WPF and WCF Service Methods

The following section applies equally to WPF, Windows Forms, console, and test projects.

WPF consuming WCF services secured with forms authentication requires a bit of extra code to manage the ticket because WCF does not provide a simple API to add or retrieve it when making service calls that use the generated proxies.

If you contrast the WPF and Windows Phone 7 calls to the same WCF service you’ll see exactly what I mean. The Windows Phone 7 proxy exposes a CookieContainer object making it easy to capture or include the ticket in all service calls.

Before you can call the AuthenticationService, you’ll need to add a service reference to the Authentication service. When adding the service reference, I changed the namespace to AuthenticationService like the below image:

AddServiceReference

FormsAuthenticationAssistant

The FormsAuthenticationAssistant is a façade for WPF clients making WCF service calls secured with forms authentication. It provides automatic ticket management for making service calls.

// Many thanks to Jonas Follesoe for this post:  
// http://jonas.follesoe.no/2008/09/12/wcf-authentication-services-silverlight-and-smelly-cookies/
// I learned how to extract the forms authentication cookie from the AuthenticationService and how to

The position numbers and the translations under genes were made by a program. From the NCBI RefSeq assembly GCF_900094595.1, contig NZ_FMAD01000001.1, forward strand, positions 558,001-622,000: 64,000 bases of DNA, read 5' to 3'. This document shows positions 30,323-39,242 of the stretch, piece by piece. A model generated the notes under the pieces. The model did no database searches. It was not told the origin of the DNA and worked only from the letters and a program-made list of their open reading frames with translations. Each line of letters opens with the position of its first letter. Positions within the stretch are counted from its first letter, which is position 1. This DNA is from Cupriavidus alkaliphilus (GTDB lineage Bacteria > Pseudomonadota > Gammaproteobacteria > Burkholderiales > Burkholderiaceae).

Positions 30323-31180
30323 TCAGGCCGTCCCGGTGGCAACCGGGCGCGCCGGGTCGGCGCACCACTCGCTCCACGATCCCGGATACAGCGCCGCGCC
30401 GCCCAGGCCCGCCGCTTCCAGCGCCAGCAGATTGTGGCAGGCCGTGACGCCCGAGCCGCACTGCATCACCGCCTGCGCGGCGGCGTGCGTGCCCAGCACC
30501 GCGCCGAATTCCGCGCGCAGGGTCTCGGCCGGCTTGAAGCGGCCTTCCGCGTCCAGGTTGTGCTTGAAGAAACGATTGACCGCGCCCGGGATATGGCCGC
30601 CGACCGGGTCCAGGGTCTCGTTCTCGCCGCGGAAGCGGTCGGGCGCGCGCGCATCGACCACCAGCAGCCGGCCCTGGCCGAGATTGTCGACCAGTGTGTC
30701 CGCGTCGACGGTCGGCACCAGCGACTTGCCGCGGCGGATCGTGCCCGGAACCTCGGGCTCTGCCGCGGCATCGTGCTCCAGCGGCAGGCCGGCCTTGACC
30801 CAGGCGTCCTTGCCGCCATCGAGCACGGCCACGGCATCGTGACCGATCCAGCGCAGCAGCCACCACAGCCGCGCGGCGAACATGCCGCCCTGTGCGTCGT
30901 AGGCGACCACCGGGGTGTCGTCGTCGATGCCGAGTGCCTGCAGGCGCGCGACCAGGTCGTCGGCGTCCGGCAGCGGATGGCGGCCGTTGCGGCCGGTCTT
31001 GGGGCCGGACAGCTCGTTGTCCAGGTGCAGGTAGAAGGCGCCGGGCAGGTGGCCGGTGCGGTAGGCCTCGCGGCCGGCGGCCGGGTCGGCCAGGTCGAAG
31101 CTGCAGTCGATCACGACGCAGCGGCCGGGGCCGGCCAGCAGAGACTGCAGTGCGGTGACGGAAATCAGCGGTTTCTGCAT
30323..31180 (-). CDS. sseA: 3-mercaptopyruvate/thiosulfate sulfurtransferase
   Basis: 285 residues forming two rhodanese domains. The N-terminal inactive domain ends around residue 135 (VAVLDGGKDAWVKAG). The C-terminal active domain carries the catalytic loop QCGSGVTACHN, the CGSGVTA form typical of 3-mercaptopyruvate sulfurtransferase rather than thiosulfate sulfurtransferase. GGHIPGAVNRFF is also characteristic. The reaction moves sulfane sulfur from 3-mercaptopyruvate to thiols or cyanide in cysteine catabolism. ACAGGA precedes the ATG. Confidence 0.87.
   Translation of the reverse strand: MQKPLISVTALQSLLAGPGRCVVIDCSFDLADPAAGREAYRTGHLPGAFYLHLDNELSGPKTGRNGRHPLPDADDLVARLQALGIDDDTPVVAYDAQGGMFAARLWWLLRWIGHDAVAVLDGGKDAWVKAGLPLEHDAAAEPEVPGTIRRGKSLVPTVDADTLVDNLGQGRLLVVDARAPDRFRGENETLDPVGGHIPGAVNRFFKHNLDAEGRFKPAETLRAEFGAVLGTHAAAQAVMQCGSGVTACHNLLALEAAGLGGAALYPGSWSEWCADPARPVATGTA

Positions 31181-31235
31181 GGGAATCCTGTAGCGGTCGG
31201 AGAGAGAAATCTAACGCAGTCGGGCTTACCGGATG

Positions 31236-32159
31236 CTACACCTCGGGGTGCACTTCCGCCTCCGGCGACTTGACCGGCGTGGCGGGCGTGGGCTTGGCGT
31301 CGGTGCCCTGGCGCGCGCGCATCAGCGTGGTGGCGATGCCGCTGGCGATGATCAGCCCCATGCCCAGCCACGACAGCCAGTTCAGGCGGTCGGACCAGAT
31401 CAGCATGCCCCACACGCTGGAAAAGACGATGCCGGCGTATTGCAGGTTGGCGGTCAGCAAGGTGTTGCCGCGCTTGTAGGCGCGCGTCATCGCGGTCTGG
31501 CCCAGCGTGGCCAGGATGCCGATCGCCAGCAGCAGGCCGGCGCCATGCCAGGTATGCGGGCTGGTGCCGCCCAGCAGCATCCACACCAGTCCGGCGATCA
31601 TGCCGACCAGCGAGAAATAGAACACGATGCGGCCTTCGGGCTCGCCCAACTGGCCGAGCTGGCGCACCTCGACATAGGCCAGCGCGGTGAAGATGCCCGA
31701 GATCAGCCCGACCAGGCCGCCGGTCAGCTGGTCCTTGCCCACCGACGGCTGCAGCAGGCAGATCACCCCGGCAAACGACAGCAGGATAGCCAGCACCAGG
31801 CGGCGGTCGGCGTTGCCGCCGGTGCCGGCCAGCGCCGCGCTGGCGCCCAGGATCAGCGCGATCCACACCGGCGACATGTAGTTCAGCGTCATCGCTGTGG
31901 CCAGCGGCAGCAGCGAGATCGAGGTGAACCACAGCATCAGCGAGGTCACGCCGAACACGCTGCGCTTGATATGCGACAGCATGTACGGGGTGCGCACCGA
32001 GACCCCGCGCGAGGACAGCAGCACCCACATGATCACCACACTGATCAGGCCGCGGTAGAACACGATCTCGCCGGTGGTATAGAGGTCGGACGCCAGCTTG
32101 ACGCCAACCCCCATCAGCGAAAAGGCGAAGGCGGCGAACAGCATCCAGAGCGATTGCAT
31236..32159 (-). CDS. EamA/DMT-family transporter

// reapply it subsequent service calls.

using System;
using System.Net;
using System.ServiceModel;
using System.ServiceModel.Channels;

namespace VariousClients.Common.ServiceModel {

    public class FormsAuthenticationAssistant {

        public String TicketCookie { get; private set; }

        public FormsAuthenticationAssistant() { }

        public FormsAuthenticationAssistant(String ticket) {
            if (String.IsNullOrWhiteSpace(ticket)) throw new ArgumentNullException("ticket");
            this.TicketCookie = ticket;
        }

        public Boolean Login(Func<Boolean> method, IContextChannel serviceInnerChannel) {
            if (method == null) throw new ArgumentNullException("method");
            if (serviceInnerChannel == null) throw new ArgumentNullException("serviceInnerChannel");

            using (new OperationContextScope(serviceInnerChannel)) {
                if (!method()) {
                    this.TicketCookie = null;
                    return false;
                }
                var properties = OperationContext.Current.IncomingMessageProperties;
                var responseProperty = 
                    (HttpResponseMessageProperty)properties[HttpResponseMessageProperty.Name];
                this.TicketCookie = responseProperty.Headers[HttpResponseHeader.SetCookie];
                return true;
            }
        }

        public T Execute<T>(Func<T> method, IContextChannel serviceInnerChannel) {
            if (method == null) throw new ArgumentNullException("method");
            if (serviceInnerChannel == null) throw new ArgumentNullException("serviceInnerChannel");